I have to show you this link: it's a LiveJournal post of an IM conversation between two writers of Harry Potter fan fiction. DO NOT FOLLOW IT IF YOU DON'T WANT TO BE SPOILERED! (The rest of this post should be okay, though.) I think it's hysterically funny – two very knowing people poking gentle fun at the weakness of fan fiction while still embracing the concept of it.
I'm having a debate with
We agreed to differ on the IM conversation linked above. She thought it was icky, I thought they were poking fun at the icky side of it – I found the idea of hundreds of frustrated fan fiction writers all churning out drivel in which Harry spends countless hours grooming Draco to be irredeemably funny. I suppose they were also affirming their support of the concept of fan fiction though, so I can see where she's coming from.
I guess the thing about fan fic is that there are two kinds: they probably have names but I don't know them so I'll relate them to canon. One is entirely plausible within canon, like the Angel fic I wrote on T21. The other is totally non-canonical – Harry/Draco is a good example. The former is easier to justify as the characters are kept within the limits set by their creator (although it's worth noting that the many, many Buffy/Spike fanfics were as non-canonical as you can get – until it happened in canon). The latter is easy to object to as it goes way off the rails.
A lot comes down to whether you believe a writer is the only person who should be allowed to find the meaning in their works. I seem to remember it being a big discussion point in literary criticism – is a meaning there if the writer didn't put it there? Can a text be subject to interpretations other than those intended by the writer? I think, of course it can. I personally didn't spot any homo-erotic undertones in any of the relationships in any of the HP books that I can remember (a clear sign she's still writing for kids). But if others feel they see them, why not?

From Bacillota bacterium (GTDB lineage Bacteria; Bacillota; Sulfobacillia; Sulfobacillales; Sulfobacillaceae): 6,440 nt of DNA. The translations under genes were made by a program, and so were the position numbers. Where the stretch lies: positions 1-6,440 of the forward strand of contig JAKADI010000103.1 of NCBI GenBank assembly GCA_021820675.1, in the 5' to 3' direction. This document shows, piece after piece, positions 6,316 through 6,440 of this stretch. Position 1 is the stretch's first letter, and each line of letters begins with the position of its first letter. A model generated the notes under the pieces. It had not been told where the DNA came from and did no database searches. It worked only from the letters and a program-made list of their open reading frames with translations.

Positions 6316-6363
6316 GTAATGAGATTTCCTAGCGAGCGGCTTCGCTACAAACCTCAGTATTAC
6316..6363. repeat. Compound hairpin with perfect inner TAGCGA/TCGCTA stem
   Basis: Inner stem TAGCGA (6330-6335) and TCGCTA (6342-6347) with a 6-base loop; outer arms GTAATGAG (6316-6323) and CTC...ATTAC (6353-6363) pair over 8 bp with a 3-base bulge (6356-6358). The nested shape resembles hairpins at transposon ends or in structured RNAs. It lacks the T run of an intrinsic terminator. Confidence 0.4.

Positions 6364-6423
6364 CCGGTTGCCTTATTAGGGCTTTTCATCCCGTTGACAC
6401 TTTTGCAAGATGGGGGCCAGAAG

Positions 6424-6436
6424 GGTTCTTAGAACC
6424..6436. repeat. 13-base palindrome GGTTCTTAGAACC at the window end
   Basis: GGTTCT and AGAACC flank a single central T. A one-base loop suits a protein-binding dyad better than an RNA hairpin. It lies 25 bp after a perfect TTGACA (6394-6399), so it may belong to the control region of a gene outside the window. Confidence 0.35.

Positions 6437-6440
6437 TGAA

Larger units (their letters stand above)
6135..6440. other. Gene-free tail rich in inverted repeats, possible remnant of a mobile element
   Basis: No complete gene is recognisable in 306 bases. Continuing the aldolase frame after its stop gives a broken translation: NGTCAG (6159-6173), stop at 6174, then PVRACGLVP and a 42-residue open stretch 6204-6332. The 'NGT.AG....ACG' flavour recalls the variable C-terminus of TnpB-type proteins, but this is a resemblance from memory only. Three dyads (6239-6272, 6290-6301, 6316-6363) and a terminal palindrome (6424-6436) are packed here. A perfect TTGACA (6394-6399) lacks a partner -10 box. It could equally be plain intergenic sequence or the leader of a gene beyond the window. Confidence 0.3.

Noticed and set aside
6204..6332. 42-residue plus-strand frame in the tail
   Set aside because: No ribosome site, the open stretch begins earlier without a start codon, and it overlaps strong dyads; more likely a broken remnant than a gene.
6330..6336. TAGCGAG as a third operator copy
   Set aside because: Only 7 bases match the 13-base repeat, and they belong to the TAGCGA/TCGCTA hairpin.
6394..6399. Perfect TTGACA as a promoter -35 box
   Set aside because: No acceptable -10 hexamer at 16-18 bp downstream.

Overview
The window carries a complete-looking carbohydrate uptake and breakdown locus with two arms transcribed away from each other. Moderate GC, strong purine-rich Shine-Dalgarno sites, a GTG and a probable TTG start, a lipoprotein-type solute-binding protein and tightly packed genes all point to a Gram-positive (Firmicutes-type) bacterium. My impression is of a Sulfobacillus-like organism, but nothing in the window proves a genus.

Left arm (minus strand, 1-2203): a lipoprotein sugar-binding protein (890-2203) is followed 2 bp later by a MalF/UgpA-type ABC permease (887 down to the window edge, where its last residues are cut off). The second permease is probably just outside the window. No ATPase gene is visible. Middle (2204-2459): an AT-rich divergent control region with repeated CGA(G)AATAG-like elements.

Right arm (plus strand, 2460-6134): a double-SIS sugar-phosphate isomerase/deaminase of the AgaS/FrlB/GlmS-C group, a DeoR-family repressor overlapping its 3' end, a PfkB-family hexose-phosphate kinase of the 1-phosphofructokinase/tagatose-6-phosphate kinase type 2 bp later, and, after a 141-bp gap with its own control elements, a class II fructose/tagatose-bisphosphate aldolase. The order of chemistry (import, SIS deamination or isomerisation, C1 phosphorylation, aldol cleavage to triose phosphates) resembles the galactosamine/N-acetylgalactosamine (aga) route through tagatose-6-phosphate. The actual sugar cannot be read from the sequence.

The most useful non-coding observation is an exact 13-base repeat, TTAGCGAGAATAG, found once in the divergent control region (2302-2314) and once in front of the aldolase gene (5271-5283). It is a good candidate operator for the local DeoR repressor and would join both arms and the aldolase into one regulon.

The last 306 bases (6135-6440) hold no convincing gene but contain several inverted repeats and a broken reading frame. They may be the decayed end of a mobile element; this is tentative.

Fiction that really catches on creates a world of its own. Harry Potter does it, so does LoTR, the Discworld, Narnia, Patrick O'Brian, Buffy, Northern Exposure, Cagney and Lacey, Star Trek, Star Wars. Fan fiction (and spin-off RPGs) come from the desire to explore that world more than the published texts allow you to. If you feel that the world ONLY exists in the texts, as created by the author, and has no reality beyond those texts, then you are by definition against fan fic. If you yearn for the world to be real and wish it was possible to go through the wardrobe into it then fan fiction is the obvious way of exploring it. I guess it's obvious where I sit on that one…
That works as a justification for canonical fan fiction. It doesn't stand up for non-canon fiction. Personally, I think non-canonical fan fiction is mostly just intended to be *fun* – you certainly get that feeling from the conversation linked above. Taking it seriously is just silly, and pointless too as the next bit of canon will probably blow it out of the water (unless it's Buffy/Spike, or Evil!Willow, or all the other things that eventually come true. I guess a lot of the fun comes in picking the one that WILL come true – by that logic, the people offended by the death in the latest Harry Potter are just sore losers).
I know some people think fan fiction is pointless. I disagree – I think it's an end in itself. If someone enjoys writing it, and a few people enjoy reading it, then it's justified itself. I also vaguely remember hearing on T21 of a woman who used to write Angel fanfic and, on the strength of it, was asked to write an episode of the show – but that would be such a rarity as to be an irrelevant side issue. People get pleasure from fanfic and that's its point. Good enough for me.
But where I *do* agree with Astrofiammante's 'get a life' argument is that the best of these fics are written by people with talent. They ought to be creating their own worlds and their own characters. Where would we be if JKR had sat in that cafe writing LoTR fan fic?